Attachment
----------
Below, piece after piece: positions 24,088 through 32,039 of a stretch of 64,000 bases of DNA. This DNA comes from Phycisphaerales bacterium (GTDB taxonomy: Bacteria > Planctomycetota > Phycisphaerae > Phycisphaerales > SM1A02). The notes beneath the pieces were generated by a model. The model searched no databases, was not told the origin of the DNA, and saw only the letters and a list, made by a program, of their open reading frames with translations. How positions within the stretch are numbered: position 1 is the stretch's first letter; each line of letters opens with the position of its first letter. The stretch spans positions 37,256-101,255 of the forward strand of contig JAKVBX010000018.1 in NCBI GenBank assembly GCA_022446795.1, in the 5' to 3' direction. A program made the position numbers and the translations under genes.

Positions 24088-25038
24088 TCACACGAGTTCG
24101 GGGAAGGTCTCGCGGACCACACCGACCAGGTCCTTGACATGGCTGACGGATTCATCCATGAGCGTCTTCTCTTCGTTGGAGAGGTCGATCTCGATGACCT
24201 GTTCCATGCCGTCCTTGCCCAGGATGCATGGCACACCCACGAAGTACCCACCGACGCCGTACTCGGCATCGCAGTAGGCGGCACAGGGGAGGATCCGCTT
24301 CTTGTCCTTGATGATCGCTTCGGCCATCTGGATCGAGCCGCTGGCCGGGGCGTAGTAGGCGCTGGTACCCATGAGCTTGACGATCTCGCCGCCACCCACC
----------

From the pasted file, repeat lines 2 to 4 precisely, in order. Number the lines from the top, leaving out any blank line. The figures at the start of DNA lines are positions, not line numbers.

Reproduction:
Positions 24088-25038
24088 TCACACGAGTTCG
24101 GGGAAGGTCTCGCGGACCACACCGACCAGGTCCTTGACATGGCTGACGGATTCATCCATGAGCGTCTTCTCTTCGTTGGAGAGGTCGATCTCGATGACCT